Newborn self-inflating manual resuscitators: precision robotic testing of safety and reliability.

A new interesting article has been published in Arch Dis Child Fetal Neonatal Ed. 2019 Jul;104(4):F403-F408. doi: 10.1136/archdischild-2018-315391. Epub 2018 Oct 18. Evaluation Studies and titled:

Newborn self-inflating manual resuscitators: precision robotic testing of safety and reliability.

Authors of this article are:

Tracy MB, Halliday R, Tracy SK, Hinder MK.

A summary of the article is shown below:

AIM: A controlled bench test was undertaken to determine the performance variability among a range of neonatal self-inflating bags (SIB) compliant with current International Standards Organisation (ISO).INTRODUCTION: Use of SIB to provide positive pressure ventilation during newborn resuscitation is a common emergency procedure. The United Nations programmes advocate increasing availability of SIB in low-income and middle-income nations and recommend devices compliant with ISO. No systematic study has evaluated variance in different models of neonatal SIB.METHODS: 20 models of SIB were incrementally compressed by an automated robotic device simulating the geometry and force of a human hand across a range of precise distances in a newborn lung model. Significance was calculated using analysis of variance repeated measures to determine the relationship between distance of SIB compression and delivered ventilation. A pass/fail was derived from a composite score comprising: minimum tidal volume; coefficient of variation (across all compression distances); peak pressures generated and functional compression distance.RESULTS: Ten out of the 20 models of SIB failed our testing methodology. Two models could not provide safe minimum tidal volumes (2.5-5 mL); six models exceeded safety inflation pressure limit >45 cm H2O, representing 6% of their inflations; five models had excessive coefficient of variation (>30% averaged across compression distances) and three models did not deliver inflation volumes >2.5 mL until approximately 50% of maximum bag compression distance was reached. The study also found significant intrabatch variability and forward leakage.CONCLUSION: Compliance of SIBs with ISO standards may not guarantee acceptable or safe performance to resuscitate newborn infants.© Author(s) (or their employer(s)) 2019. Re-use permitted under CC BY-NC. No commercial re-use. See rights and permissions. Published by BMJ.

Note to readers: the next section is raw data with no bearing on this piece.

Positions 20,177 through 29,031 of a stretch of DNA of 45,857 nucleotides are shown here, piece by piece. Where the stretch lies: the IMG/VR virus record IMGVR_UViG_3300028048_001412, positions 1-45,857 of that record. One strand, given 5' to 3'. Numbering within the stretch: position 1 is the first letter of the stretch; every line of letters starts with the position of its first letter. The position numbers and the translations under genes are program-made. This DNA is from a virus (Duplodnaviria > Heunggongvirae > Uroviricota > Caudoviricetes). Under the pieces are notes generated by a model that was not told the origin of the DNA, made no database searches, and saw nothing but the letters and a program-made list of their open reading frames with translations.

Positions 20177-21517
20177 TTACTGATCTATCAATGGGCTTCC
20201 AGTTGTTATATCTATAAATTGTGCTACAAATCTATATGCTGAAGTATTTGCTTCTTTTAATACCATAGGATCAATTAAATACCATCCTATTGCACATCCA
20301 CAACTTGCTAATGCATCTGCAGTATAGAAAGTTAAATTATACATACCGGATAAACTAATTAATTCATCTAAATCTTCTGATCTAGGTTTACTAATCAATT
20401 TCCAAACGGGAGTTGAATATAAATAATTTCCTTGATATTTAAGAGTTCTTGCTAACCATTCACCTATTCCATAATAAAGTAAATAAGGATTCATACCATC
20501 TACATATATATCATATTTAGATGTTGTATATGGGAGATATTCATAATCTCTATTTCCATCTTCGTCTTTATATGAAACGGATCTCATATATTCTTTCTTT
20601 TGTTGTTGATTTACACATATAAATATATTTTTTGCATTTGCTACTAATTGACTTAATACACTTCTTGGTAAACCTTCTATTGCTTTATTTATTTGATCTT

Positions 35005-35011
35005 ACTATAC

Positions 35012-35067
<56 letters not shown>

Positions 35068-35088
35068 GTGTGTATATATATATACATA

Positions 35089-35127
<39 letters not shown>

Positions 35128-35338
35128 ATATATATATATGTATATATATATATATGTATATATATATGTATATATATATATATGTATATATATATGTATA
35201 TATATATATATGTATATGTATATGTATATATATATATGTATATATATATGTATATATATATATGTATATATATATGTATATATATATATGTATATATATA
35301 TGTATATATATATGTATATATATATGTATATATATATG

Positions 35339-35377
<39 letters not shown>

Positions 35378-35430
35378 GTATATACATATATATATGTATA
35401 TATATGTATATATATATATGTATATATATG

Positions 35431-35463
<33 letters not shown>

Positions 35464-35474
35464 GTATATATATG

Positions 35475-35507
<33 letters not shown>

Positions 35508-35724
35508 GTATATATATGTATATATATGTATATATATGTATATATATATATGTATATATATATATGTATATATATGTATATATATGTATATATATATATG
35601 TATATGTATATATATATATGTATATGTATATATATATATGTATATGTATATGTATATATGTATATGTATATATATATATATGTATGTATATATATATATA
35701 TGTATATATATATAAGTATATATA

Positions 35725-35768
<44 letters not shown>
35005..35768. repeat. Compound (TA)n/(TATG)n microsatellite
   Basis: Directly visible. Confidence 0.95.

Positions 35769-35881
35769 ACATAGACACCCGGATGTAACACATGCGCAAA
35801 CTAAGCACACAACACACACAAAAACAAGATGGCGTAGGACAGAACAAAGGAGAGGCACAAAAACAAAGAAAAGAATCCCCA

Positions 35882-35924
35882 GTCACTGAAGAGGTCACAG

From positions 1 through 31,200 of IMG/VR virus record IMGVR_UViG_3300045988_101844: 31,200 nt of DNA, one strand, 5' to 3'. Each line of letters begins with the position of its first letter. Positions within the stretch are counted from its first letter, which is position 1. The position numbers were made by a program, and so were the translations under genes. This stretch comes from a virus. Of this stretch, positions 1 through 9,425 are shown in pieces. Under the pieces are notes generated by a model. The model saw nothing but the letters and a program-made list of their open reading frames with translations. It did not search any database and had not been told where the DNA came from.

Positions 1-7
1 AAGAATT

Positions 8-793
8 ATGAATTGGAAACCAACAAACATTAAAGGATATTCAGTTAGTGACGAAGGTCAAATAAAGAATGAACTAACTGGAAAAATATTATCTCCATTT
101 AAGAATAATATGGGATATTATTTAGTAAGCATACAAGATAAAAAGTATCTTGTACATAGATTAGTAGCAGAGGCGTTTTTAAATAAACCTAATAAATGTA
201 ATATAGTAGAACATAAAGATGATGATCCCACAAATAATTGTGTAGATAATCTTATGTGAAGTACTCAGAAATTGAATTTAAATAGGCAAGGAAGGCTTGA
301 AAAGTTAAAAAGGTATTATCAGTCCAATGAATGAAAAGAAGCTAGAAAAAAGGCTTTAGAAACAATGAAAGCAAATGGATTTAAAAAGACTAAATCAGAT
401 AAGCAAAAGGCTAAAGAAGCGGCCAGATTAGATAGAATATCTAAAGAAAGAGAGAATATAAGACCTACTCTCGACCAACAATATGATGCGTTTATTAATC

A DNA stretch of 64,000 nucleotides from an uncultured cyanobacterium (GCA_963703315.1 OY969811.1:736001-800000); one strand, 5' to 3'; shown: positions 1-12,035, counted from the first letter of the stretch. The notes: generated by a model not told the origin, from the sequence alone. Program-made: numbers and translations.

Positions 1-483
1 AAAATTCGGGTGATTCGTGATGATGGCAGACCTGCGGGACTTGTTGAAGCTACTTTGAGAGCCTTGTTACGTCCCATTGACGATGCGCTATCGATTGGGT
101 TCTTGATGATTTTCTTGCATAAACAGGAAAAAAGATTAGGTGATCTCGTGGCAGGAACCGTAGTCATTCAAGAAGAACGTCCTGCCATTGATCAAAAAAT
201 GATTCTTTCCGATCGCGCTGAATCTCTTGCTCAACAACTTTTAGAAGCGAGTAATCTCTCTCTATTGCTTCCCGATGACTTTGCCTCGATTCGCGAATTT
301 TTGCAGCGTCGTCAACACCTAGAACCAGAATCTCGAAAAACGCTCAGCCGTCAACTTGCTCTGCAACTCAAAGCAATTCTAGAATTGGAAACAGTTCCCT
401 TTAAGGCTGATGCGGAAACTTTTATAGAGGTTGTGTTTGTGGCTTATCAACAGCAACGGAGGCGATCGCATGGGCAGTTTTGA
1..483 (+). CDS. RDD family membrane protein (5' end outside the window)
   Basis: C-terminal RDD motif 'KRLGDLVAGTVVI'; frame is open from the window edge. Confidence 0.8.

Check out the article’s website on Pubmed for more information:

This article is a good source of information and a good way to become familiar with topics such as: Cardiopulmonary Resuscitation;Equipment Design;Equipment Safety;Humans;Infant Care;Infant, Newborn;Insufflation;Positive-Pressure Respiration;Respiration, Artificial;Robotics.

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